The two major changes were unveiled:
[1] that the tax credit will become means-tested (i.e., households that make more than a certain amount don’t qualify);
[2] the tax credit is capped based on sticker-price (i.e. cars over $40,000 and SUVs and trucks with a slightly higher limit).
That means — up to 70% of today’s EV would not be eligible for a credit, according to a Reuters report. VinFast’s response took it a step further. It promised to give $7,500 discount/rebate to buyers, despite the changed rules.
It’s a bold marketing move. While other carmakers have scrambled to figure out how to react, VinFast took a step further: people who made “pre-orders” who are no longer eligible for the tax rebate, will get a $7,500 discount on the car instead.
VinFast’s ambition and size all point to a sign: disruption of transport with batteries, AI and robots. VinFast offers a 10-year | 125,000-mile warranty comes from what appears to be a well-thought out plan that considers developments in battery technology.
Here’s a look into its Vietnam plant:
Some of VinFast’s tech solutions helping it stand out:
A computer-on-wheels driven by AI is VinFast’s ultimate goal. Its “Traffic Jam Assist” | “Highway Assist” currently is not fully automated; it requires active driver supervision and the driver must be able to take over control of the vehicle at any moment. It’s an AI-driver-in-training, similar to Tesla’s “Full Self Driving” solution.
Its Vietnam factory employs more than 1,000 robots, welding the complete car bodies together in its $5 billion factory in Haiphong, Vietnam.
Its current production capacity is 250,000 EVs per year, but it seeks to ramp up production to 500,000 EVs per year.
From voice-activate commands and content streaming, to online shopping, over-the-air updates and home integration: (i.e. lock/unlock garage door, set AC temp, open lights) — these are currently being dangled to customers as standard on all VinFast vehicles.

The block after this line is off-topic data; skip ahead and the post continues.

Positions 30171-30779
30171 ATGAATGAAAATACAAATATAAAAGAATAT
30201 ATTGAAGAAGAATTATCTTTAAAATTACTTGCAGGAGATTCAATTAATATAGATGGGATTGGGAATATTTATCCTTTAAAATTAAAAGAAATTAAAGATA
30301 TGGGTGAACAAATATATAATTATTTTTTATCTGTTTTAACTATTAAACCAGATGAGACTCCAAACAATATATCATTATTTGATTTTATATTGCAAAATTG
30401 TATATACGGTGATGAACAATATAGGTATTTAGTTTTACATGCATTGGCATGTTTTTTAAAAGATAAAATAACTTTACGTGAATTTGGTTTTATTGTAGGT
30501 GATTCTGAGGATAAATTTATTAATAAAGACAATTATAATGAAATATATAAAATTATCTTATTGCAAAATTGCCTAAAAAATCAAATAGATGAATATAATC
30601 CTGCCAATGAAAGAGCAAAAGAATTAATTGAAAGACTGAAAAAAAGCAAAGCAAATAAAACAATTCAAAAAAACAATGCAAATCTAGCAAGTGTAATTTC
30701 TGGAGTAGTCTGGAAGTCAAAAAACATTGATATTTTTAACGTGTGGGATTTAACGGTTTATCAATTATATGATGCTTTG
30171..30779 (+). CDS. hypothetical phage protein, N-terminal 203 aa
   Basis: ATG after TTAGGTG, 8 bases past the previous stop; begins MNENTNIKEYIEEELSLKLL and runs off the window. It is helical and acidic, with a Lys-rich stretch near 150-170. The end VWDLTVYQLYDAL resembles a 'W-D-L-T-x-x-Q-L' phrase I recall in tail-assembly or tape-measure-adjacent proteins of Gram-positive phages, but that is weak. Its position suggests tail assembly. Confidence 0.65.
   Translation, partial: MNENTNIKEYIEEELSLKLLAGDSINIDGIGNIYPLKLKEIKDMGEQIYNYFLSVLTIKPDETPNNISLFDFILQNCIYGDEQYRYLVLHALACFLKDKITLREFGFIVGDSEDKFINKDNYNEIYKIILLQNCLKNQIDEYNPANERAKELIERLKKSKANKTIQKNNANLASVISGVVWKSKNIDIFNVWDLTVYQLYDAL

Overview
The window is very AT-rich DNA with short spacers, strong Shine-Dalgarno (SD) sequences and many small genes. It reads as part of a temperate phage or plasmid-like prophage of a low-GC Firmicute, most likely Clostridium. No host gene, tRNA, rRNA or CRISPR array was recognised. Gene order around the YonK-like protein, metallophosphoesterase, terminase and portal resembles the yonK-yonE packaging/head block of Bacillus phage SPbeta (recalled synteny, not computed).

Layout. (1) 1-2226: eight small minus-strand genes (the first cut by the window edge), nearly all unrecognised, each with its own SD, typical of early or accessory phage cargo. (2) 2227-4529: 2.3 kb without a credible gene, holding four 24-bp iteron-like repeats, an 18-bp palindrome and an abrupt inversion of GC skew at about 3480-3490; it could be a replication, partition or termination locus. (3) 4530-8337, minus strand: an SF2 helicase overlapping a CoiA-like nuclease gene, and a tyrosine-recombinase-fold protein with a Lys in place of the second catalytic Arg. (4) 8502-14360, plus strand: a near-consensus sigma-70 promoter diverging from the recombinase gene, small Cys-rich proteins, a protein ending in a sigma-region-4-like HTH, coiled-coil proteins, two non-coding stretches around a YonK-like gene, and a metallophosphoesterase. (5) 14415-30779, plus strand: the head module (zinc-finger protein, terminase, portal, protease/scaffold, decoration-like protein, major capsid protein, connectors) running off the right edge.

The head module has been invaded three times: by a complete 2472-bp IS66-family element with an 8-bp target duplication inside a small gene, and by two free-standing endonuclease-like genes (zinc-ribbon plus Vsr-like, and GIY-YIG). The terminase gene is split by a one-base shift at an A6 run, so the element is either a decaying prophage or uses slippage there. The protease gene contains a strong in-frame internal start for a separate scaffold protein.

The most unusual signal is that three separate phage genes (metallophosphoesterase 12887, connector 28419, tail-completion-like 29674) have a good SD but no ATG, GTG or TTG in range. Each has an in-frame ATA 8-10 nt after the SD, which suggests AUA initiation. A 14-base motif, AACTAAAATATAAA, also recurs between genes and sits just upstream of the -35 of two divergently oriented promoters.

VinFast has generated rave reviews from some of the most influential YouTubers, including Fully Charged, Supercar Blondie and Nas Daily. It’s extolled for its attractive Italian design, standard AWD and a decent expected range of 292 miles | 469 km) for the VF 8 (90 kWh battery pack made from Samsung).
VinFast EVS had been described invariably as “cool”, “more-than-capable” (especially for dual-motor models), and “erred on the side of being smooth”, “unexpected, above and beyond what they needed to do”, among some superlatives. It would be interesting what auto engineering guru Sandy Munro would say after tearing a VinFast EV down.
The company is driven by Vuong, a visionary businessman who, in 21 months, turned a swamp in Vietnam into a 335-hectare state-of-the-art factory.
[VinFast plans to sell cars but lease batteries. Buyers can choose from two lease plans. Because EV batteries degrade over time, VinFast will replace a leased battery — for free — if it slips below 70% of its capacity.]
It’s made from a country that never really made cars before. Building brand recognition in the US is seen is an uphill battle. Delighting consumers with a disparate technology into a seamless, durable package is an on-going challenge.
For a consumer to try something new, to buy a VinFast vehicle in one of the world’s most competitive US car markets is a huge hurdle for consumers to jump over.
Besides the lack of reputation, its battery lease plan is also a bit confusing. In the US, it’s only lavailable only in California (for now).
Tesla CEO Elon Musk said earlier: “It’s insanely difficult to reach volume production at affordable unit cost.”
VinFast, Vietnam’s first fully-fledged domestic car maker in 2019, plans to transition to all-electric vehicle production starting later this year (2022).
Even if the risk of failure for VinFast is “high”, Vuong has already made his point with cars that are both “cool” and compelling. With Tesla, Elon Musk proved an EV-driven future is possible, and that, too, in a country that never meaningfully mass-produced one until 2008 (with the first-generation Roadster). Whether or not VinFast succeeds in its US push from this year (2022), only time with tell.